Toronto History Museums is a collective of historic properties in the City of Toronto that includes Colborne Lodge, Fort York, Gibson House Museum, Market Gallery, Mackenzie House, Montgomery’s Inn, Scarborough Museum, Spadina Museum, Todmorden Mills and the Zion Schoolhouse. One of their more delicious experiences is Hungry For Comfort – an annual exploration of culinary food stories within different cultural groups across Toronto.
This year, the spotlight is on Toronto’s Chinese communities and their significant contribution to the city’s rich and diverse food culture. The four part series will inform, inspire and connect you to Chinese culinary history in Toronto and beyond.
In episode one, Arlene Chan and Marjorie Chan dish on how the Chinese food scene, including little-known market gardens, has developed up until the early 1970s and played such an important role in building intercultural connections in Toronto. Joanna Liu will demonstrate how to make “Shrimp with Lobster Sauce”, a popular recipe from her family’s restaurant, Yueh Tung Restaurant, in Toronto’s Old Chinatown.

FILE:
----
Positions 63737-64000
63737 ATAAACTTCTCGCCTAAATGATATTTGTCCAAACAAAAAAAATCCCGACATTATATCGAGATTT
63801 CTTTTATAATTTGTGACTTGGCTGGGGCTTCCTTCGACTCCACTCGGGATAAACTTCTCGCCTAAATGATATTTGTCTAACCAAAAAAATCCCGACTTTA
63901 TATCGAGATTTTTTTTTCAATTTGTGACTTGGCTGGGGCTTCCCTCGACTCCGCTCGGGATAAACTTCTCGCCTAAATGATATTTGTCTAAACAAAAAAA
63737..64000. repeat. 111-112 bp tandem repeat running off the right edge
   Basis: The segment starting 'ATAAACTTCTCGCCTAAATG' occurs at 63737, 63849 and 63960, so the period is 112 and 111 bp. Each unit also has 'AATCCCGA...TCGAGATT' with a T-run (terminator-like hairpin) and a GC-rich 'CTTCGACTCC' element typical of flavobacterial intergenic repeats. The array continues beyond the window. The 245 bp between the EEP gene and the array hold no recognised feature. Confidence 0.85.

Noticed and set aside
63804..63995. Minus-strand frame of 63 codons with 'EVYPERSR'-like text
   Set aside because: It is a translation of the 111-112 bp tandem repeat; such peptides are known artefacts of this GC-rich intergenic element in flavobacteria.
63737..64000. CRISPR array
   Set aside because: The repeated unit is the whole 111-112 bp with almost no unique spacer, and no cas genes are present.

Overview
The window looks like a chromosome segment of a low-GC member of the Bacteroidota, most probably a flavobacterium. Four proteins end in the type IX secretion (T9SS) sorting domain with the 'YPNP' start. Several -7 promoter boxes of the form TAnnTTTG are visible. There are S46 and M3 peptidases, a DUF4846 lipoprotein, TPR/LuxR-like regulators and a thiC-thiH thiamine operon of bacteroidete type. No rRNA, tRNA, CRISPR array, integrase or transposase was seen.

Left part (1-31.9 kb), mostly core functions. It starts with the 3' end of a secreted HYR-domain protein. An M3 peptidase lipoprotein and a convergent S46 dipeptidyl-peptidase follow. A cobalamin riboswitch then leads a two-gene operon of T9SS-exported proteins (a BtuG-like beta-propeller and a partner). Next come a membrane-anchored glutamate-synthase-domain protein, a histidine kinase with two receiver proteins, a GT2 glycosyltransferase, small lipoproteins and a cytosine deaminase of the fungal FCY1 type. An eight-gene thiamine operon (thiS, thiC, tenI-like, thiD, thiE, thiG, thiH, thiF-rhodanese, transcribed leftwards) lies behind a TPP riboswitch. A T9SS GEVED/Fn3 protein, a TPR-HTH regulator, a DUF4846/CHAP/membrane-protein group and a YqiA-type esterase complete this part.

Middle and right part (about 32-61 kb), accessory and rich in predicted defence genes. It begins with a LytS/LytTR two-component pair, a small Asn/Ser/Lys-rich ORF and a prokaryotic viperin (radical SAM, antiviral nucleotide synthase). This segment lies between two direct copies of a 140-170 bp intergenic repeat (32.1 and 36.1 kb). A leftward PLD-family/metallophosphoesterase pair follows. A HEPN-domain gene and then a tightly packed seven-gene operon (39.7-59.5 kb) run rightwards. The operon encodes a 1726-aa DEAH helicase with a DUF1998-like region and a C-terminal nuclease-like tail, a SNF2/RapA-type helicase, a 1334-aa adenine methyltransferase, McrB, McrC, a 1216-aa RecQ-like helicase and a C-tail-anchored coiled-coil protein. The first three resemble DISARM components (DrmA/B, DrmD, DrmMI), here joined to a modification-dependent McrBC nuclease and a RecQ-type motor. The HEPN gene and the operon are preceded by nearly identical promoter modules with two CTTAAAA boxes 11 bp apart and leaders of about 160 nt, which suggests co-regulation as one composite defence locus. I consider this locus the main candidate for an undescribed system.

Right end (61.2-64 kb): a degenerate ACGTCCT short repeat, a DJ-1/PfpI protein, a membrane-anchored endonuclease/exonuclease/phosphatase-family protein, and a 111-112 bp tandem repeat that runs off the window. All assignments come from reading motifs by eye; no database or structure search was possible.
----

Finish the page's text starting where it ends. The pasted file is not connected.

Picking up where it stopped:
Next, Professor Chef Leo Chan shares stories about the explosion and diversification of Chinese food from the 1970s to today. Professor Daniel Bender discusses how Scarborough has gained a reputation as the food capital of the world. A cooking demonstration by Wilson Chan, of Mandarin Restaurants, features Cantonese Chow Mein, a popular classic dish that has endured decades of love in Toronto and around the globe.
In episode four, Ann Hui shares stories about small-town Chinese restaurants (we’re big fans of her book!) and the families that run them and a pinch of salt from Sean Chen’s Qing-dynasty gastronomic guide will be blended to taste, as Chef Wallace Wong moderates a discussion exploring authenticity. Eric Chong caps off the conversation with a cooking demonstration of his recipe for Char Siu Bao from his restaurant in Chinatown West.
The series wraps with a lively panel discussion with Tina Chiu, Lucia Huang and Roger Mooking, moderated by Karon Liu, a food reporter for the “Toronto Star” who highlights the diverse people who make up the city’s cuisines, how these speak to our history, and where the food scene is headed.
We hope you enjoy this insightful (and delicious!) series.
FROM CHOP SUEY TO PEKING DUCK: CHINESE FOOD IN THE 1970s
CULINARY OURNEY THROUGH TORONTO’S CHINATOWN
AUTHENTICITY OF CHINESE FOOD
GLOBAL AND LOCAL PERSPECTIVES ON CHINESE FOOD
Hungry for Comfort is an annual exploration of culinary food stories within different cultural groups across Toronto. Find out more at toronto.ca